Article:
Lessons I’ve Learned about Revisions

Coming to the end of my revisions of the middle book in the Lya Darkwood trilogy (sometimes referred to here a LD2), I’ve realized that I’ve learned a lot of lessons about revising. Given that this writing-based blog hasn’t had too many posts about writing lately, I figured I would share them here.

1. Beware the Replace All Function– Oh “Replace All.” What a mighty and terrible weapon you are. Find All/Replace All (or whatever equivalent it’s known by in your word processing software) allows you to locate a specific set or words in your document, then replace them all with other words. This only works if you do it right, or so I learned upon deciding that I wanted to rename a specific section of my city the “Borderlands.” Only I forgot to type this into the replace all box. Now there’s a blank space whenever the Borderlands are mentioned. Ugh.

2. No Matter How Many Times You Read Over Something, You’re Going to Miss Mistakes- I tend to spend a lot of time revising the beginning of my book. Certain paragraphs can take hours of work. But even knowing the time I have spent on these paragraphs, I still come back and find little mistakes. Typos. Missing quotation marks. Misplaced commas. Words that have been incorrectly spell checked (burred instead of buried was today’s find). This really draws attention to how much you need a second set of fresh eyes (if not a third and fourth) to look over your completed draft. You’re simply not going to find all of these problems.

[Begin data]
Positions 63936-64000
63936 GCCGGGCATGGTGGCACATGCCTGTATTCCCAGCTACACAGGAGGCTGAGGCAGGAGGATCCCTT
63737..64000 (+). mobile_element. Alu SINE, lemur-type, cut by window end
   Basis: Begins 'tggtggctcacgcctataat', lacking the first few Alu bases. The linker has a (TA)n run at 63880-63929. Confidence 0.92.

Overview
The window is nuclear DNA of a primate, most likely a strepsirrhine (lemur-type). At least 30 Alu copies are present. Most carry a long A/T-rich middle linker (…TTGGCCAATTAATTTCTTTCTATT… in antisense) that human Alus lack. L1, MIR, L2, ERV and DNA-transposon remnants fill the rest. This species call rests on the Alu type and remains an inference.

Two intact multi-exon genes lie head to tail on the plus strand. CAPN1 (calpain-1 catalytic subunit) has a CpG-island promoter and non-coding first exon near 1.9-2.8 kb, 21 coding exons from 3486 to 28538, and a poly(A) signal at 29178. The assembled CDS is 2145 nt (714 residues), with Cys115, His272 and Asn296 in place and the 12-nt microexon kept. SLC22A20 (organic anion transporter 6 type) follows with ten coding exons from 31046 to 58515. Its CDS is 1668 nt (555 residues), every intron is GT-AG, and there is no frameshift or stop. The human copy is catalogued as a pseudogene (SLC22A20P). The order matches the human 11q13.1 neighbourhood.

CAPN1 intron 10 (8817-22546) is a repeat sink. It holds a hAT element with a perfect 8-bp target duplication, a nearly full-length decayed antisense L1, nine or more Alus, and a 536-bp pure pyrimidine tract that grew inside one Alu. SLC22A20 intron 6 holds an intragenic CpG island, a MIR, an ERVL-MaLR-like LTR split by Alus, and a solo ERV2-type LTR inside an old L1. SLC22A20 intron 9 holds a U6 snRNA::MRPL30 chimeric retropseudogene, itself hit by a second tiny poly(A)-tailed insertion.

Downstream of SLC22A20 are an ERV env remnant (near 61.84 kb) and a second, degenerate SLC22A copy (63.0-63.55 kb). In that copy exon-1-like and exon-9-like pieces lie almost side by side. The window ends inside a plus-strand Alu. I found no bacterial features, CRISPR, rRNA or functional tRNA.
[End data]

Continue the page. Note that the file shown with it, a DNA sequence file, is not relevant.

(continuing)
3. The Exciting Bits are The Hardest to Revise– Fight Scenes. Arguments. Big emotional revelations. Sometimes I get caught up in my own stuff, which is a good thing. Unfortunately, this is the last place I want someone to be pulled out of the narrative due to a grammatical error. This makes revising those parts very tricky.

4. It’s Impossible to be 100% Confident About a Draft- Although I don’t have exact figures, I’ve probably spent about 150 hours revising LD2 this year. The transformation it has gone through, from an oftentimes illogical rough draft, to a far smoother second draft, is damn obvious. Still, despite all of the work I’ve put in, and how confident I am about my changes, there are times when I wonder “does this really work?” Again, this is where first readers are important. You need someone that will say “This doesn’t make sense” when the book calls for it.

5. Back It Up- At least once a week. Seriously. Spend hours meticulously fixing a specific scene? You will be crying if you end up losing it. So put it on a flash drive, send it to yourself in an e-mail or upload it on a cloud based service. Back it up!

So those are some things I’ve learned. Can’t wait until I finish this draft!

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4 thoughts on “Lessons I’ve Learned about Revisions

  1. 1) Another problem with “replace all” is if you replace a word that also happens to be part of a bigger word? You get funky words in the end. I always use replace and click next so I can see EXACTLY what I’m replacing each time.

    5) Shiiiit…. back up hourly, if possible. I use Apple’s Time Machine, which is automatic, and something of a life saver. 🙂

      • Yep. When you use “Replace All” it just DOES IT for you, without you seeing the results until you’re going through line-by-line. I heard a few horror stories at grad school, so I committed that rule to memory! 🙂

  2. Yes, beware the replace all. You can teach it to be more specific, though. For instance, I decided to change a character’s name. That’s a lot of replaces. Her name was Ash. If you just put in Ash, it will find Ash, the word ash, and bashfully, mash, and all other words with ash. You can make it find the exact word, including capitalization. Also, I started making it look for Ash and a space so I didn’t get the cashing, bashing, etc. Still good to do the individual find and replace, though. Also, I’d second the automatic back up services. If you’re not an Apple person, try Google Drive. Every time I save my Word document, it automatically syncs with the copy on Google Drive.

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